[Written around 2004.]
People commit suicide when the pain of lying to themselves is unbearable and the pain of telling the truth is even worse. Here the journey to manifest enlightenment – to heal all one’s childhood traumas – feels hopeless. The person’s childhood cemented the notion that deep, consistent parental love was completely out the question and that his parents were nothing more than shams. But he could never face that fact, because it was too painful – and they would have only rejected him all the more. Instead he denies it and turns his hopelessness and rage and anger toward himself. He swallows the worst of his parents into his psyche and he fantasizes that death will free him, and bring him peace. But it will not. Death is no relief. Death will only end his journey and kill his potential to grow.
Only a few of the truly suicidal, the most isolated and alienated, end their own lives. Most express their suicidality more acceptably, through extreme passivity or self-neglect, both of which go hand in hand with a desperate but silent cry for parental rescue. A flip side of this involves people who engage in risky acting-out behavior, such as driving dangerously, using drugs and alcohol excessively, heavy overeating or under-eating, fighting violently with others when true self-defense is not involved, having risky sex, climbing mountains… Such people let the world know how much they undervalue their own lives – which is exactly what they were taught in their childhood homes.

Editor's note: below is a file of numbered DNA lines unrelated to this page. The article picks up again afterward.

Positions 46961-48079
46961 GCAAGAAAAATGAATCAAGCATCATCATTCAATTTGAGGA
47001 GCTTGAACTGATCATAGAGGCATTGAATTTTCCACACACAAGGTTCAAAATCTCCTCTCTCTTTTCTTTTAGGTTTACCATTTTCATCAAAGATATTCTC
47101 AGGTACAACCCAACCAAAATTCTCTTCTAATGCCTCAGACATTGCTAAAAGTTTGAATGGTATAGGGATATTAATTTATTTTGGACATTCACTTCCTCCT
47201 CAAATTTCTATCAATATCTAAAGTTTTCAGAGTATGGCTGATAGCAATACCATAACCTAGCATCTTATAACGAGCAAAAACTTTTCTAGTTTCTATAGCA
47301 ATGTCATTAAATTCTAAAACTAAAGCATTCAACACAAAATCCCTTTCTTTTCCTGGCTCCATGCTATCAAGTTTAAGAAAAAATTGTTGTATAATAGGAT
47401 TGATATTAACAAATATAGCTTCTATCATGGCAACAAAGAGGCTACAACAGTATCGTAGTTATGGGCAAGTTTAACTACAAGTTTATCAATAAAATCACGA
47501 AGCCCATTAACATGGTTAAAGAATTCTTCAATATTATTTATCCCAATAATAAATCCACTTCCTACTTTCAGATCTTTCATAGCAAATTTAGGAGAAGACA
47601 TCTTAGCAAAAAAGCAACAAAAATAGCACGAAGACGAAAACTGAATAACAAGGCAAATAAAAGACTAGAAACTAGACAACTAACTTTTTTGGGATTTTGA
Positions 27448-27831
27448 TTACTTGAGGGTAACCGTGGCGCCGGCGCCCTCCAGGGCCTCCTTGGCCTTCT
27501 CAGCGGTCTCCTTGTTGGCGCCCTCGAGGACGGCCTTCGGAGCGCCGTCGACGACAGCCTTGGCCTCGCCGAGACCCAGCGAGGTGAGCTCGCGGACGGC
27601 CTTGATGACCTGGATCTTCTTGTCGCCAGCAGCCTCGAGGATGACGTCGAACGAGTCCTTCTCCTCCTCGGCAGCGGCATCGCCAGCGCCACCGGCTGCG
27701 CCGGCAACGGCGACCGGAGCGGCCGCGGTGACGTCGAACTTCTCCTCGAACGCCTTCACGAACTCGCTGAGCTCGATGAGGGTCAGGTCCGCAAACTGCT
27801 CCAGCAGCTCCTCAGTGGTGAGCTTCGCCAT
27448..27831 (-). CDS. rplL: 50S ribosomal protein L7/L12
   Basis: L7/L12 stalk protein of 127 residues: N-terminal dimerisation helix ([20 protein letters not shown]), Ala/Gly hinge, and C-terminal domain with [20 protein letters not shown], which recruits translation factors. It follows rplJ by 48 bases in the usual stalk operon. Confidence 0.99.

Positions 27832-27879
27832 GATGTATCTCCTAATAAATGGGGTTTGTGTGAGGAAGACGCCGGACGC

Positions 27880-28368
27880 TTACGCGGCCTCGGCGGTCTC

The cure for being suicidal is to heal the ancient wounds that caused the despair. This will not be easy for him, because his parents crushed the searching side of him, and subtly threatened him with full rejection if he tried to reconstitute his healthy and seeking side. But healing is possible. A suicidal person needs to find others who can hear him and believe him and trust him – trust every little bit of horror he’s gone through and still holds inside his psyche like a poisonous abscess – until he can learn to do this for himself. He must begin his growth process in a more enlightened setting that does not crush him anew. He must find ways to look honestly at the history of his demise and feel all his grief, horror, and rage. He may lose his old numb self in the process, but he will find his life. No one who finds the path to his legitimate anger and honest grief can ever stay suicidal for long.
Yes,but how to find these others? If someone is alienated and doesn’t feel like trying again-doesn’t have hope…So you say that feeling hopeless is a good sign?